Inter-operability of systems is a good thing! But it’s about the people too.
The ability for information to transfer across and between organizations is a key aspect of organizational effectiveness and/or the effectiveness of broader systems. Often, however, in these types of discussions of information inter-operability, the focus lies on the technical systems at hands. The focus is on specific differences in what technology is involved or how different technologies interact
In this respect, these approaches – including, as an example, the International Organization for Standardization’s (ISO) Technical Report on Health Informatics – rely heavily on two key concepts:
- Functional inter-operability – the exchange of information between two or more systems in a format that is readable by humans; and
- Semantic inter-operability – information shared is understood by formally defined domain concepts and is computer process-able by the receiving system.
The problem though is that these approaches exclude an important part of these systems – human users. This is despite the increased focus on user experience and the growth of ‘Human-Computer Interaction’ design over the last twenty years.
This is an important oversight to overcome as the effectiveness of work systems is heavily dependent up the ways in which human and technological aspects of systems are designed with respect to one another.
Some interesting recent research has explored the ways in which re-framing the focus of inter-operability helps provide a more realistic, and hence more useful, model for approaching the issue of organizational inter-operability. Their approach:
characterizes differences in work activities based on the work of a user rather than the technical capabilities of the system, and in this way, shifts the focus of description from one of technological capability to the performance of and impact on the joint human–technology system (ref).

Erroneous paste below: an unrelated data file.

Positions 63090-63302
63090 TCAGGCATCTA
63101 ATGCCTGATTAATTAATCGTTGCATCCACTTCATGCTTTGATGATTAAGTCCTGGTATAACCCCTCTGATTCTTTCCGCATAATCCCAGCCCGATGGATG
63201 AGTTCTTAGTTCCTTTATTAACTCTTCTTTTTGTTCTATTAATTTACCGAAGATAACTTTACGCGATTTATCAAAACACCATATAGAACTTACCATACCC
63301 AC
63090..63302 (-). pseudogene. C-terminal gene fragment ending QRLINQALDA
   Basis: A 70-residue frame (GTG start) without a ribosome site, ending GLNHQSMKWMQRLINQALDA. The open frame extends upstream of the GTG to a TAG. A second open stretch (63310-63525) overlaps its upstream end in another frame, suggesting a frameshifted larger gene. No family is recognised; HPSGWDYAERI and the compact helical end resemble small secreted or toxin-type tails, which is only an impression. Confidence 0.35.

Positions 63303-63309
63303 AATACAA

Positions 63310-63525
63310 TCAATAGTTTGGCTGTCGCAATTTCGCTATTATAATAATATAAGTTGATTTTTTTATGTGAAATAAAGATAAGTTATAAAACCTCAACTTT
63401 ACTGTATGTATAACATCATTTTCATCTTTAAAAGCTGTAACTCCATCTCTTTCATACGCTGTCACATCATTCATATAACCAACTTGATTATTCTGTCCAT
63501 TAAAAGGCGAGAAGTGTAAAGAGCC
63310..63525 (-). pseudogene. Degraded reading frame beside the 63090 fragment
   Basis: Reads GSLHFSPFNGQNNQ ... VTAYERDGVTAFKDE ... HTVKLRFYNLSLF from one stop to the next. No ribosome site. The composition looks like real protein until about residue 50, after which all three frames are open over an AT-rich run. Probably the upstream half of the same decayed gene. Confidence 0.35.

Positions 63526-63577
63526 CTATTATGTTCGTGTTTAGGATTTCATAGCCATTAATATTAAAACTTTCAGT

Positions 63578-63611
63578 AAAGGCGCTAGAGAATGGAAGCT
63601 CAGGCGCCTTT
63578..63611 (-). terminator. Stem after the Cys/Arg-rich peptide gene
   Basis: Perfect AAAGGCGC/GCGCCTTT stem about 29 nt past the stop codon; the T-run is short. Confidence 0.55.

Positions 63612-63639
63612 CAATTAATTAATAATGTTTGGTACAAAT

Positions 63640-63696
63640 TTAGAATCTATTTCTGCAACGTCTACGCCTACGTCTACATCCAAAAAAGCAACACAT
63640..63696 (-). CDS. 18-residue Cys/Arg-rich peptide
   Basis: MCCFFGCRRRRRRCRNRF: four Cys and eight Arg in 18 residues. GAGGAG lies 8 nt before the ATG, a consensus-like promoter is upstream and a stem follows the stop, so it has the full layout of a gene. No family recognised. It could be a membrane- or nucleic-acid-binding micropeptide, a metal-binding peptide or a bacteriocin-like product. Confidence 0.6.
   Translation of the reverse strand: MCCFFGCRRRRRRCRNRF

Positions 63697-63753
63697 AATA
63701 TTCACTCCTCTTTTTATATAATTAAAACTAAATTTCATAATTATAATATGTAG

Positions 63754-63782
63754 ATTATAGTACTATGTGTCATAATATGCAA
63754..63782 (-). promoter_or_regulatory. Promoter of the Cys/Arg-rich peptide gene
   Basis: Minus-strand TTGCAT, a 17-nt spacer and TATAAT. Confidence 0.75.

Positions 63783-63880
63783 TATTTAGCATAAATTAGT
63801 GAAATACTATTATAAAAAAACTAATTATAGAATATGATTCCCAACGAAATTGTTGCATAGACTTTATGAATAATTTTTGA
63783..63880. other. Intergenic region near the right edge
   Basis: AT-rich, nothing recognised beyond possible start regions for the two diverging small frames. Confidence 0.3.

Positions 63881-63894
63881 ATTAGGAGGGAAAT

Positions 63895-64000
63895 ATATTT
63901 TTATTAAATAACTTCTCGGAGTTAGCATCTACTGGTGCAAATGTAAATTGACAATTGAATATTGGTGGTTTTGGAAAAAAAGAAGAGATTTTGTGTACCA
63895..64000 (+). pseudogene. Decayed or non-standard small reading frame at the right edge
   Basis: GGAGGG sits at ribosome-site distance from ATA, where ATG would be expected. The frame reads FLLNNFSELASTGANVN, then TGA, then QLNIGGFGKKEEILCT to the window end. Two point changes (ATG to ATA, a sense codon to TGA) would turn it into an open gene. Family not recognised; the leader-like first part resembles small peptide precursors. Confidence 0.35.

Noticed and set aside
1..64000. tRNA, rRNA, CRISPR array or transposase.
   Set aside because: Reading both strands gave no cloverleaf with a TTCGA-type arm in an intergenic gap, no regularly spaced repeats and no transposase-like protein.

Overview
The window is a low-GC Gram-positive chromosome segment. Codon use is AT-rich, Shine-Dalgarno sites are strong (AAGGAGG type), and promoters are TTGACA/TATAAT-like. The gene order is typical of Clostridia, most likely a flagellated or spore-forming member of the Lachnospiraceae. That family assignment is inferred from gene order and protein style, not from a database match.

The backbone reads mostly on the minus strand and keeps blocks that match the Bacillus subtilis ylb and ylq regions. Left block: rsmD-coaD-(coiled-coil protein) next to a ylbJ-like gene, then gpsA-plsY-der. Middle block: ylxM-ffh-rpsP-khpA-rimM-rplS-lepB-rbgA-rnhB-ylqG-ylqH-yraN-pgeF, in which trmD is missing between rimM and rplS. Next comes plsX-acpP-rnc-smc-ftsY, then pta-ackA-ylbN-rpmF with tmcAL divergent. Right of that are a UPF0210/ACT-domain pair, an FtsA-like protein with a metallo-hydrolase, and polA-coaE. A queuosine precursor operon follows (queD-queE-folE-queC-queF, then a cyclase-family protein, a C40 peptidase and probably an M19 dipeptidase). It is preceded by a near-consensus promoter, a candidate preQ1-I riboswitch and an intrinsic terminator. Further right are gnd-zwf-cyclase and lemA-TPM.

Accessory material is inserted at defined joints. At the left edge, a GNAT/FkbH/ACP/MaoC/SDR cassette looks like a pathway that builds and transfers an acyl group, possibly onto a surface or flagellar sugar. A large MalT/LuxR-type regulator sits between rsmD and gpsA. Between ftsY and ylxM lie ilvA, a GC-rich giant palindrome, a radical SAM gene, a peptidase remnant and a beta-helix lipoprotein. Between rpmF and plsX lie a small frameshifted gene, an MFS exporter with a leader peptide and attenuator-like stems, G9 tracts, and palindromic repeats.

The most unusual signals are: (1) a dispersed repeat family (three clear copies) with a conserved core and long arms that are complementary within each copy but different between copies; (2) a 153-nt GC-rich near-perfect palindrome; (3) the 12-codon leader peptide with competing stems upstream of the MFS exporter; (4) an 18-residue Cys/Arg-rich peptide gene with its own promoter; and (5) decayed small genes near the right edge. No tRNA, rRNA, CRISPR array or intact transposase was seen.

Bringing the user back into the frame has a number of important implications.
One is the realization that in some cases lower levels of automation may be more effective. This is contrary to standard thinking, which is that higher levels of automation are better overall, particularly as that is seen as working to increase inter-operability. This is not the case though if there is ‘pushback’ by users on inputting data into machines – which is often the case for tasks that may break workflow. Automation may thus be better delayed in this case until technology that supports direct transfer is supported.
Another important implication is it provides a greater understanding of the need to more effectively communicate various system capabilities to users in a way that feels both more meaningful and more directly related to their specific work activities. One of the major reasons for the failure of deployment of new technological systems is a lack of user uptake. Without a consideration of user needs, and helping users understand why they ought to adopt and/or use new systems – and not just in terms of efficiencies of use but overcoming the inertia of long-term use – programs like this will continue to fail.
Ensuring that human needs are incorporated in the design and build out phases of technological deployments is a crucially important step. We need to always ensure that the system as a whole is being taken into consideration as we design and build it out. Users are a vital part of any system – even systems designed to increase informational interoperability.
A successful design is one that depends on a deep understanding of the ways in which the technological and human aspects of a system are designed with respect to one another. Both are always required – and successful systems (and so too system deployments) take this matter seriously.
Images courtesy of: Pixabay